The internationally bestselling author and essayist reveals how the mythic paradigms of ancient Greece and Rome still coarse through the veins of contemporary art and culture.
Daniel Mendelsohn is New York’s most renowned cultural critic.
Honoured with prizes including a Guggenheim fellowship and Princeton University’s James Madison Medal, and the recipient of the LA Times Book of the Year award, the National Book Critics Circle Award, the NPR Best Book of the Year, the National Jewish Book Award, and many more, his essays and reviews are essential reading in The New Yorker, The New York Times, and The New York Review of Books – where he serves as Editor-at-Large.
Over three decades, Daniel’s fusion of erudition, eloquence and critical insight have made him America’s pre-eminent scholar of the classics – and most passionate advocate of their relevance to 21st century life.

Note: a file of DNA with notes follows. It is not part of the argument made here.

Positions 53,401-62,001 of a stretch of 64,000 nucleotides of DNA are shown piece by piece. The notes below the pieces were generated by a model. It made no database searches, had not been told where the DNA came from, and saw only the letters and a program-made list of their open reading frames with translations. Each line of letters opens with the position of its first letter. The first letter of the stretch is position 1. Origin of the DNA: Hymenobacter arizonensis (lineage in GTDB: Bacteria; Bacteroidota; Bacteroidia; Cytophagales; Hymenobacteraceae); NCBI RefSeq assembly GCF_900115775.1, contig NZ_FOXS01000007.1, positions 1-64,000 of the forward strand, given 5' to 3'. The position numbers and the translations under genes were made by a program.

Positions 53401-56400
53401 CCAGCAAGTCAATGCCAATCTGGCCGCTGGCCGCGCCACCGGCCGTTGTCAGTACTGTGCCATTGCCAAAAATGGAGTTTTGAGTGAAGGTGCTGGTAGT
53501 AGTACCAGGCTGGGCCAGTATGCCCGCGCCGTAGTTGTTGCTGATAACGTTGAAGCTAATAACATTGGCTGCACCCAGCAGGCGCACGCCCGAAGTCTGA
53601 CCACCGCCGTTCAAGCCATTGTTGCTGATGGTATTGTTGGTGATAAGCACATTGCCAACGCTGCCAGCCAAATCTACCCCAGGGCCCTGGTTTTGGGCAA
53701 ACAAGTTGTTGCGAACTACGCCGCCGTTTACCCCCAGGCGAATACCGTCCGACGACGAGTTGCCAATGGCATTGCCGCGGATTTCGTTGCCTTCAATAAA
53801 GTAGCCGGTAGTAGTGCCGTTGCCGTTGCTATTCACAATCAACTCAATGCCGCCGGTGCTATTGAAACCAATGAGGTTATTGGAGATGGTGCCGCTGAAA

He joins How To: Academy to explore how readily we still call on the Greeks and Romans as models—even as he explores the works of contemporary masters from Tom Stoppard and Virginia Woolf to Noel Coward and Tennessee Williams.
From invoking the automatons featured in Homer’s epics to explain films such as Ex Machina and Her, to illuminating Virgil’s foreshadowing of post-World War II history, to exploring the feminism of Game of Thrones, Mendelsohn will argue that the classics have never been more relevant in urgent contemporary debate.
Praise for Daniel Mendelsohn:
‘Our most irresistible literary critic’ – New York Times
‘Homer has a phrase for those who can speak bewitchingly: they have ‘winged words’. Mendelsohn has winged words.’ – The Times